Review: Rarity from the Hollow by Robert Eggleton [2012]

Greetings bloggers! First up I apologise for my lack of activity – this past month has been absolutely MENTAL. I turned 21 on Sunday and graduated from Lancaster University on Tuesday, an incredible day, and the few weeks before that were taken up with loads of drinking and chilling with my amazing best friends. I’m so, so upset to be back in the South and away from all of them – but I should now have a bit more time to blog! This, and my job search are my main two priorities. So to set things off once again, I have a review of a novel that was sent to me by the author for review: Rarity From the Hollow by Robert Eggleton.

Robert sent me a pdf. copy of this book in exchange for an honest review.
Rarity from the Hollow
Goodreads summary: Lacy Dawn’s father relives the Gulf War, her mother’s teeth are rotting out, and her best friend is murdered by the meanest daddy on Earth. Life in The Hollow isn’t great. But Lacy has one advantage — she’s been befriended by a semi-organic, semi-robot who works with her to cure her parents. He wants something in exchange, though. It’s up to her to save the Universe.

Will Lacy Dawn’s predisposition, education, and magic be enough for her to save the Universe, Earth, and, most importantly, protect her own family?

Rarity from the Hollow is adult literary science fiction filled with tragedy, comedy and satire. It is a children’s story for adults, not for the prudish, faint of heart, or easily offended.

Going against the grain of my usual reviews, I’m going to start with the negatives on this one. My reasoning for this is that the parts of the book I think let it down are not the usual sections one would expect. Generally I find that novels can fail when they have a fantastic start and fantastic ending, with nothing going for it in the middle, but with Rarity From the Hollow I found the opposite. I thought the start was slow and most of its content were a matter of necessity rather than enjoyment, and the pace of the novel does not pick up until the family’s first visit to DotCom’s home planet, ShpTilUDrp. Here the world building and the points of interest pick up massively, and I started to get properly sucked into the story – I’ll touch on that again later. Sadly however I did not feel the ending lived up to this. The majority of the novel is focused on ‘diagnosis’ of the Universe’s illness (essentially a whole load of stabs in the dark and strangely lucky guesses), and the solution at the ending then seems blindingly obvious and rushed. I wasn’t even sure of the relevance of the problem for Lacy Dawn and her planet. These failings, alongside the heavy sections of info-dumping, make some points of the novel very difficult to press on with.

However as I mentioned, although I struggled with much of the information heavy description I found the shopping elements of the novel to be very interesting as a commentary on modern capitalist society. These parts of the novel were the most fun and showed the strongest sense of world-building. The fantastical elements drew on the escapist fantasies of a child suffering from abuse, and the psychological undercurrents were so harrowing and what I would see as accurate. Lacy Dawn’s obsession with DotCom and showing him her panties, and her sense of guilt and responsibility for fixing her parents reminds the reader of our protagonist’s naivety: the idealistic overnight ‘fix’ of her parents is a dead giveaway here. Aside from Lacy Dawn, I thought most of the characters were well constructed, though obviously completely unlikable. Jenny in particular I think I should have felt sorry for, but she was the most irritating part of the novel.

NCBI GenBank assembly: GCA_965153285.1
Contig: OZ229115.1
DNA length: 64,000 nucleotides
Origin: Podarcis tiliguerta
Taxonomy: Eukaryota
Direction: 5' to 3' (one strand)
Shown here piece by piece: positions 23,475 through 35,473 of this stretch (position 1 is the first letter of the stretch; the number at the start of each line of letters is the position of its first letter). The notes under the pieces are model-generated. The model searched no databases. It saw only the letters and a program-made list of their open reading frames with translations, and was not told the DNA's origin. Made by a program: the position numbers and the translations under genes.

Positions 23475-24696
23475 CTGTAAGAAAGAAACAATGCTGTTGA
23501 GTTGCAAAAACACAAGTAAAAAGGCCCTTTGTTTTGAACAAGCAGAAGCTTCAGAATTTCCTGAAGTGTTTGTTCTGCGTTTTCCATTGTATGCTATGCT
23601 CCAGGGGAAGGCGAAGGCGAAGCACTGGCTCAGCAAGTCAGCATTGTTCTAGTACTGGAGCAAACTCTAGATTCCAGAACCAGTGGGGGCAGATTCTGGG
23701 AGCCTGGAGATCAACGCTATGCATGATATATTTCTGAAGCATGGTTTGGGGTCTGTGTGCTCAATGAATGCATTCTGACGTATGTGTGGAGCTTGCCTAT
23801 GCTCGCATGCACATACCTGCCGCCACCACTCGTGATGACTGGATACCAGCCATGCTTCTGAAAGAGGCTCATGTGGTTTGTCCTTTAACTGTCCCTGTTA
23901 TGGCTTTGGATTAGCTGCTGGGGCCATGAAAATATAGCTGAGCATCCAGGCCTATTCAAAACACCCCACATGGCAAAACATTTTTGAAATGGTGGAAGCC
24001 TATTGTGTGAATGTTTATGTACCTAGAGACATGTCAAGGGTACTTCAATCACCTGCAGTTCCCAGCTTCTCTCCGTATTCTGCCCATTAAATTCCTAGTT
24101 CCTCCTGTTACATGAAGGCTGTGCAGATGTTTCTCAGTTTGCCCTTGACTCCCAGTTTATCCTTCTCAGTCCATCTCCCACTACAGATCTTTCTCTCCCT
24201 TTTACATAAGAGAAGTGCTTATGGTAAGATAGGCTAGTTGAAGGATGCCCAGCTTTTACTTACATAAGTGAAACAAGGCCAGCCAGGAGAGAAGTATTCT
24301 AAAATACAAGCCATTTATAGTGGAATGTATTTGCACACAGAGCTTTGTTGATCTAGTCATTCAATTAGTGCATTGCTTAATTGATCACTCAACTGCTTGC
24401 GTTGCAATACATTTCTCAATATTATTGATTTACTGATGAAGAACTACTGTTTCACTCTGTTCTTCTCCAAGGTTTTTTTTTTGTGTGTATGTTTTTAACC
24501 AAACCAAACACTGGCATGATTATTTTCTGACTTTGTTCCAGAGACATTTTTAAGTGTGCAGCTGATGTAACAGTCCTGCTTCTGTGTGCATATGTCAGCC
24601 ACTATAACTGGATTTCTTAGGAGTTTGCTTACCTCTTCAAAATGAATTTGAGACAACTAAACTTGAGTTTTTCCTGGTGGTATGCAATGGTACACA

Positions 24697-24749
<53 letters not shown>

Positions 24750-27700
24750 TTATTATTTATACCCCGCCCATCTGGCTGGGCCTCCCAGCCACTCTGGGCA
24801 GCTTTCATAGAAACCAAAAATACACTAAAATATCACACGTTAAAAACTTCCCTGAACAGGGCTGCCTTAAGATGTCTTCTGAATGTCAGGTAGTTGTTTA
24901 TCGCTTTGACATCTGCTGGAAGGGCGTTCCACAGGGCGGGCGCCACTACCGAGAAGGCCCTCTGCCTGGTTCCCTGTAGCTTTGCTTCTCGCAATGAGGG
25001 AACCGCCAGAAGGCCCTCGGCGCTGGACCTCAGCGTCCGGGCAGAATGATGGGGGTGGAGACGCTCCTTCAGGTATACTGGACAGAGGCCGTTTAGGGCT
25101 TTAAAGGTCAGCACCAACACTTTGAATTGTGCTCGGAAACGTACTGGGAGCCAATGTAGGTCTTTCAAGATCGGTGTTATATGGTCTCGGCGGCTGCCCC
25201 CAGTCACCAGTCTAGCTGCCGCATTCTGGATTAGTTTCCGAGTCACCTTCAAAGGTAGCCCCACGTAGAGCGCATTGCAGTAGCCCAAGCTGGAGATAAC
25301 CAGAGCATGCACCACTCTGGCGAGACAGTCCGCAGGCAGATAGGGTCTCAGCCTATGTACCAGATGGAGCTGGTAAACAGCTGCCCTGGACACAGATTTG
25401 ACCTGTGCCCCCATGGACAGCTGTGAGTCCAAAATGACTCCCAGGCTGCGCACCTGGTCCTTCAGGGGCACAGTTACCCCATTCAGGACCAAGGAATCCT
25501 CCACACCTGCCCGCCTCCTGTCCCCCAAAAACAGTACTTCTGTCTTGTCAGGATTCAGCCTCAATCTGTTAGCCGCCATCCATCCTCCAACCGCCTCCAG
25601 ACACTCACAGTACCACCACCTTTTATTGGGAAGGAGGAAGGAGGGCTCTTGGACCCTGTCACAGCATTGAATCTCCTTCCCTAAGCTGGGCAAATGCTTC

Now to refer to a specific part of the novel – In his email containing the pdf format of the book, the author asked me to comment upon an early comment in the novel in which a child confesses to having seen their parents having sex. The concern was that this inclusion was too soon to introduce to the reader, however in my view this comment did not stick out at all. The whole novel is fraught with these brutal, frank references to abuse – One may as well start from the beginning so that the reader is completely aware of what they are getting themselves into!

To conclude, it took a little while but I did eventually get sucked into this book. I wouldn’t exactly class it as enjoyable but if you can overlook the shortcomings it is definitely worth a read. All proceeds are given to organisations that directly deal with impoverished or abused children in crisis, so I would urge everyone to look the novel up on Amazon. We need books like this, but I’m not sure who really wants to read them.

What do you guys think? Have you read anything like this before?

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2 thoughts on “Review: Rarity from the Hollow by Robert Eggleton [2012]

  1. This was one of the strangest books I’ve read this year and I guess I kind of feel the same way about it as you. Except that I liked the beginning more than the Shoptiludrp part ^^. Even though I can’t say I particularly liked it, it’s still a story that sticks! Great review! 🙂

    Liked by 1 person

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